Most financial advisors focus on helping clients build up a nest egg for a comfortable retirement, but is that what people really want?
Yes, but not primarily.
According to a report from UBS Wealth Management Americas, long-term care is respondents greatest personal financial concern.
That is, investors were asked, How worried are you about each of the following regarding your personal finances? The most common response was being able to afford healthcare and the support I need in my old age, which had 26% of respondents highly worried. Down the line, in fifth place, was having enough money set aside for retirement, with 14% of investors highly worried about their retirement funds.
According to UBS, the financial services industry has traditionally emphasized helping clients plan for retirement: accumulating enough assets so that they could have a steady income stream in retirement, to provide a comfortable lifestyle without outliving their money. Now, many clients may have other priorities.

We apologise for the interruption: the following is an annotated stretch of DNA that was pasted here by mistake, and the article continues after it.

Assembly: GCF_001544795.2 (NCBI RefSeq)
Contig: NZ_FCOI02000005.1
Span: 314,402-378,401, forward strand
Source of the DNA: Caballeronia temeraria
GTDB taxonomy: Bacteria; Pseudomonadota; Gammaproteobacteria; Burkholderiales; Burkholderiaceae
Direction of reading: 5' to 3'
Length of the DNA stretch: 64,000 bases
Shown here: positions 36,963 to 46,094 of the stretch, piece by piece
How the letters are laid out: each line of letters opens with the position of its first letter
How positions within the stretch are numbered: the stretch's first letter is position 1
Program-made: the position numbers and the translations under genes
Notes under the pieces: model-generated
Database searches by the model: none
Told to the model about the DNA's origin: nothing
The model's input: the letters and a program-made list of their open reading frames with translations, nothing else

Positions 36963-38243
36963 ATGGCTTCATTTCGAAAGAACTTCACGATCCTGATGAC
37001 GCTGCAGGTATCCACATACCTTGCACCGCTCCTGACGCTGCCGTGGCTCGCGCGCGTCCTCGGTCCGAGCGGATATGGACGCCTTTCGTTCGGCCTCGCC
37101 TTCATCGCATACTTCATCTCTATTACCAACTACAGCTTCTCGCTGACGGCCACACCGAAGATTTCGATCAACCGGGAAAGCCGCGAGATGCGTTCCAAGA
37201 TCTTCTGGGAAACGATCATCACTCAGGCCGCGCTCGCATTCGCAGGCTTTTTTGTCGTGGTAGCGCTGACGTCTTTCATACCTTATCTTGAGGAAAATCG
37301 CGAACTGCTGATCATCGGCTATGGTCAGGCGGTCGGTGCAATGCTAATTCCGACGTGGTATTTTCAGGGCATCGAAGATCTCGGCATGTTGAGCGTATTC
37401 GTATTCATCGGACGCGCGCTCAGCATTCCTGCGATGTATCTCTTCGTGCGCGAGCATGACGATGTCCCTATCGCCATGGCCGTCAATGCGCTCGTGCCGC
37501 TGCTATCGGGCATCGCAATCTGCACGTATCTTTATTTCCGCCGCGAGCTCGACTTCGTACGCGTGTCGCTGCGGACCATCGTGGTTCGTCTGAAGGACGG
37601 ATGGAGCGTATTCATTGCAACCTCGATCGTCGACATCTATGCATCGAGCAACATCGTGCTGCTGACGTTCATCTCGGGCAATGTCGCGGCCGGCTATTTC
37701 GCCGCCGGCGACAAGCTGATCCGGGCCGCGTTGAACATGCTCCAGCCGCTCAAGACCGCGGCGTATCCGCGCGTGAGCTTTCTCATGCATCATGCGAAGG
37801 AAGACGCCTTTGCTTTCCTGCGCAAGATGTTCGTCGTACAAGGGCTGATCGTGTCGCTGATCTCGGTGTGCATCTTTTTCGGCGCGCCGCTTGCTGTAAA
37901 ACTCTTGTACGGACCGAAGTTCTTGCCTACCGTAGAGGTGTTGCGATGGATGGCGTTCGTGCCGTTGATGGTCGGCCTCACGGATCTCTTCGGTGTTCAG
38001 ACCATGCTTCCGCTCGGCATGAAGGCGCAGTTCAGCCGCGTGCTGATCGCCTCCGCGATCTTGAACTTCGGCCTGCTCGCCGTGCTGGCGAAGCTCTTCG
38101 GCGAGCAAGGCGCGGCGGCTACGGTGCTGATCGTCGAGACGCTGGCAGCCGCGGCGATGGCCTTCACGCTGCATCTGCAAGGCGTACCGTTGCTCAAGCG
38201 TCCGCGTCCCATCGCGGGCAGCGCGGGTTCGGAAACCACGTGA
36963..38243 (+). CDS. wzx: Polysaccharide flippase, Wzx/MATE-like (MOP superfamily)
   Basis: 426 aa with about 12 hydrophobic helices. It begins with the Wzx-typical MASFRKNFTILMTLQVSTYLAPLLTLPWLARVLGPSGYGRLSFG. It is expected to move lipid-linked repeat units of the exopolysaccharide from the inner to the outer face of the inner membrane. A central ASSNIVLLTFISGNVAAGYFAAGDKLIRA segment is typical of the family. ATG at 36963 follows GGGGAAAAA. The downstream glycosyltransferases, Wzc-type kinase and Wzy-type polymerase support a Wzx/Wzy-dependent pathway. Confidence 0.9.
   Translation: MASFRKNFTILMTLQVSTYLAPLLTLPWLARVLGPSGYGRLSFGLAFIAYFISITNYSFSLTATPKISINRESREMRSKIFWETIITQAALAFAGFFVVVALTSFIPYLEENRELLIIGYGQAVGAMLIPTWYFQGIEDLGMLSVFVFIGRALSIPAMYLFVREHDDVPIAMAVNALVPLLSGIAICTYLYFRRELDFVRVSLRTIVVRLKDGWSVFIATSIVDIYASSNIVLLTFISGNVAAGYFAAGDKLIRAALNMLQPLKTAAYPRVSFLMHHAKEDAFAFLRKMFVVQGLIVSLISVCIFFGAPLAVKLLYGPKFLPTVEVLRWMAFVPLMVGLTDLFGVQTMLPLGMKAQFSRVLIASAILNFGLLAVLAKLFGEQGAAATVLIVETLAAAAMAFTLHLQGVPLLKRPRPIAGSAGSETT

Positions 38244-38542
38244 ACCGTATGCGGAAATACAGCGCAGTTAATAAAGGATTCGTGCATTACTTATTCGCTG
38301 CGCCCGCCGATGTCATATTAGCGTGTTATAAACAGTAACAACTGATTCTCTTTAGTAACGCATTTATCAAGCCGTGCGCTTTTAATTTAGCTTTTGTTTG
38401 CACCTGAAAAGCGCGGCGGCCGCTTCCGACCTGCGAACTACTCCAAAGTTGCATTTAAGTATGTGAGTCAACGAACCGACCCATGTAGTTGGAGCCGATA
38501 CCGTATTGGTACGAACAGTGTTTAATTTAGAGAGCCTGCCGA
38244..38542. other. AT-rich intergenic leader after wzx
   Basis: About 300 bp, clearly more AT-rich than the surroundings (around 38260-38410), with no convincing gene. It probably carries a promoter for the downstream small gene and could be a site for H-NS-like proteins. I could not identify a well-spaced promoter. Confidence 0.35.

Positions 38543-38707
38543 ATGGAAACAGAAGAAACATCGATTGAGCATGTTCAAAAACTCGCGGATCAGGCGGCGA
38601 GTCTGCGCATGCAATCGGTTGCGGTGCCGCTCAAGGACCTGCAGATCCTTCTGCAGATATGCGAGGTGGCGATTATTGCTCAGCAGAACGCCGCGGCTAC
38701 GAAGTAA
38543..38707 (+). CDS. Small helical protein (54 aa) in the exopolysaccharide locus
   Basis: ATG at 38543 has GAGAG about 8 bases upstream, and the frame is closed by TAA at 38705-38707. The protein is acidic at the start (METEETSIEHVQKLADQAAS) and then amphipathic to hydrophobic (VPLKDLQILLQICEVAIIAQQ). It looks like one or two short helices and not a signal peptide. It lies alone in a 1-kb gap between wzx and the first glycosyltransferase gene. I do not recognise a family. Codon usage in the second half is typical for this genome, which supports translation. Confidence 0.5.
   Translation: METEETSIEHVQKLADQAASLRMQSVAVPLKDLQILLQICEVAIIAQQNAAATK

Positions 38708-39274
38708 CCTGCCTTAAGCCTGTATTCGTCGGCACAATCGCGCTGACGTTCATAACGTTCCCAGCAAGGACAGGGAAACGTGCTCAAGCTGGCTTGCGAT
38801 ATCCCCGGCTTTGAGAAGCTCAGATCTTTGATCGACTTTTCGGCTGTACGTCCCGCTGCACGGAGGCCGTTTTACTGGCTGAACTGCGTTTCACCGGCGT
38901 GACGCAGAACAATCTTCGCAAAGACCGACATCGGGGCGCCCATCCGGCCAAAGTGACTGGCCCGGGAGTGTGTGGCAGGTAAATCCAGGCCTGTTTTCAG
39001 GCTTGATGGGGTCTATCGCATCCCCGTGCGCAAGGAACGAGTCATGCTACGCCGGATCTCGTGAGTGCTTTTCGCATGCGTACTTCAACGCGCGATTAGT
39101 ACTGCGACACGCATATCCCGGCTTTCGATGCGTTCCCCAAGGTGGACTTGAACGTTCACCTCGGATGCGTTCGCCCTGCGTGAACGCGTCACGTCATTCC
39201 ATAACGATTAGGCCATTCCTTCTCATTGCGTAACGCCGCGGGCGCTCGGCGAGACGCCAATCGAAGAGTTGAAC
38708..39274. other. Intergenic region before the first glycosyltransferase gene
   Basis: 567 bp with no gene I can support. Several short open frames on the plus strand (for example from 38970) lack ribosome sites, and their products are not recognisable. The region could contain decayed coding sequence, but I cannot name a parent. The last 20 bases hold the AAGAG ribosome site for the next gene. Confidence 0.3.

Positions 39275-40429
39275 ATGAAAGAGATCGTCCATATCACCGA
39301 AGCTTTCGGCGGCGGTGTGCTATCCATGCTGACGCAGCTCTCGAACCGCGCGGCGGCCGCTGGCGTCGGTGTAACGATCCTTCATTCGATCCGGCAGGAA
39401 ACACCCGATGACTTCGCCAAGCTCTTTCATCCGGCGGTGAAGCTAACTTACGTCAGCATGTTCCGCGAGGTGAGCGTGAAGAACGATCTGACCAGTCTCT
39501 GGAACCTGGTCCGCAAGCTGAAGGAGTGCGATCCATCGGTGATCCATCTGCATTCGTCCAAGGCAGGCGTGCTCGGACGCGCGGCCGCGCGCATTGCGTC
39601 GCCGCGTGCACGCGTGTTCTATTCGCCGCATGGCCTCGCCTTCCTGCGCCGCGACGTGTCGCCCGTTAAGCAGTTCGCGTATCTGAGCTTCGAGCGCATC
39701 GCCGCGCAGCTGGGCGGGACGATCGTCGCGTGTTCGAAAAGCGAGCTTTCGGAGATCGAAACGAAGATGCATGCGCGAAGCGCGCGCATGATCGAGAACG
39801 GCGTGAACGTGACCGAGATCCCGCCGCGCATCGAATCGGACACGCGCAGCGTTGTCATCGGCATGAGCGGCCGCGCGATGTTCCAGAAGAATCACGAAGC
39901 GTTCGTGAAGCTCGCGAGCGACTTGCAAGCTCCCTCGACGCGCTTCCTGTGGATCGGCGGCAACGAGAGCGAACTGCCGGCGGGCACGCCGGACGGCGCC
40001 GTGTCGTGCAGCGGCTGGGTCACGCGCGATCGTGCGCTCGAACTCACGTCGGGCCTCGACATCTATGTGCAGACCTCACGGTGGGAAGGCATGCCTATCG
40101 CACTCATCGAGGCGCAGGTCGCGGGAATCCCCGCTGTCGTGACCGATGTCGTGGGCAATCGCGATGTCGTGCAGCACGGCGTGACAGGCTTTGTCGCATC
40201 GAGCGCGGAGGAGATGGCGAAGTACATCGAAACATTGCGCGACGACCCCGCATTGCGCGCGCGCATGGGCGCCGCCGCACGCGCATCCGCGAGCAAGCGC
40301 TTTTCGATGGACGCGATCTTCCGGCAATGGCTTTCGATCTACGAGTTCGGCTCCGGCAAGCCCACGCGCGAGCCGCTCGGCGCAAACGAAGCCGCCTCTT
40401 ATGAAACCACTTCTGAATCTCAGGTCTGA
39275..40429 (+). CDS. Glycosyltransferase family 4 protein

In recent years, the UBS report states, the big unknown impacting those later years in life has become healthcare and long-term care costs. Steep expenses stemming from a major health problem could cause a retiree to run short of cash.
In answer to the same how worried are you question, related fears ranked third and fourth. Major family health problem occurring, had 17% of respondents highly worried while having someone to care for me in my old age, was a key concern for 16%. (The financial situation of children/grandchildren was the second-most cited financial fear, at 18%.)
For financial advisors, understanding these concerns may help to retain clients and attract new ones. Investing for retirement remains crucial for clients, but many of them increasingly look at their retirement funds as necessary for possible medical bills and long-term care. Moreover, UBS noted that younger investors (age 2549) are more worried about these issues than age 60 respondents, perhaps because the former are beginning to see the financial impact as their parents and other loved ones grow older.